Composure: The state or feeling of being calm and in control of oneself. Eg: she was struggling to regain her composure

Deportment: The way a person stands and walks, particularly as an element of etiquette. Eg: poise is directly concerned with good deportment.

Poise: Graceful and elegance.

Temperament: A person's or animal's nature, especially as it permanently affects their behaviour. Eg: she had an artistic temperament.

Nonchalant: (of a person or manner) feeling or appearing casually calm and relaxed; not displaying anxiety, interest, or enthusiasm. Eg: She was talking about my present life in such a nonchalant way and acting as though it wasn't important.

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Lesson Posted on 19 Jun Exam Coaching/Foreign Education Exam Coaching/IELTS Coaching

Vocabulary related to Crime and Punishment

Mona

I am an experienced teacher imparting online training to IELTS aspirants. I have 15 years of experience...

Extenuation: The action of lessening the seriousness of guilt or an offence. Eg: No plea could be urged in extenuation of their crime. Forfeit: Lose or be deprived of (property or a right or privilege) as a penalty for wrongdoing. For Eg: those unable to meet their taxes were liable to forfeit their... read more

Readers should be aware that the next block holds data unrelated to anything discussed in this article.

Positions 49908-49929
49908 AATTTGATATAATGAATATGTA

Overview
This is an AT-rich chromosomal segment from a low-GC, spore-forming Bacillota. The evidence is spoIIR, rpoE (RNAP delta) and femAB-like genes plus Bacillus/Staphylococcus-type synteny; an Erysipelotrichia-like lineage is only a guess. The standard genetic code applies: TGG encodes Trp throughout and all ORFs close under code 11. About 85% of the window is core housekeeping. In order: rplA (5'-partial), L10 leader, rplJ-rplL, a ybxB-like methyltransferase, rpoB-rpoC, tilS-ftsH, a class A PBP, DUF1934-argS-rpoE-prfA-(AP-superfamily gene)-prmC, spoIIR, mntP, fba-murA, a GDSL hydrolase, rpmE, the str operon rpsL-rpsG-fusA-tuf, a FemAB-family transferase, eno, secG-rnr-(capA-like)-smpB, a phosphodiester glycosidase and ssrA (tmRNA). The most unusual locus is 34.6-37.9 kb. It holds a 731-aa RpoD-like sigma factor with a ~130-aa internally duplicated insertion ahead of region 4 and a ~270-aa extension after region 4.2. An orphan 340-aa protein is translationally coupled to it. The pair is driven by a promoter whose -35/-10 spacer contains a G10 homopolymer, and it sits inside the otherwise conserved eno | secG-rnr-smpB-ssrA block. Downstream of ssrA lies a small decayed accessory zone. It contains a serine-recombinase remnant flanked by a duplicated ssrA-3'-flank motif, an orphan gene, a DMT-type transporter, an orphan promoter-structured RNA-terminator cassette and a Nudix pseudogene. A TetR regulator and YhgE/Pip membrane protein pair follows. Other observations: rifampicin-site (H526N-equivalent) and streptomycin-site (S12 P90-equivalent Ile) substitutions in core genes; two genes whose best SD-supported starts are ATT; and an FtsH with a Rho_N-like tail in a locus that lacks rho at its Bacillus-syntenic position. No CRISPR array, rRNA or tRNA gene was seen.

Extenuation: The action of lessening the seriousness of guilt or an offence. Eg: No plea could be urged in extenuation of their crime.

Forfeit: Lose or be deprived of (property or a right or privilege) as a penalty for wrongdoing. For Eg: those unable to meet their taxes were liable to forfeit their estates.

Remission: The reduction of a prison sentence, especially as a reward for good behaviour.‘ Eg: For every two days they work, the prisoners earn one day's remission of their sentence.

Penance: Punishment inflicted on oneself as an outward expression of repentance for wrongdoing. For Eg: But such a desire can be forgiven, as long as one takes the proper penances into consideration.

Wrath: Extreme anger  For Eg: He hid his pipe for fear of incurring his father's wrath.

Capital Punishment: The legally authorized killing of someone as punishment for a crime. For Eg: Through this we can also see that capital punishment is not necessarily a form of punishment at all.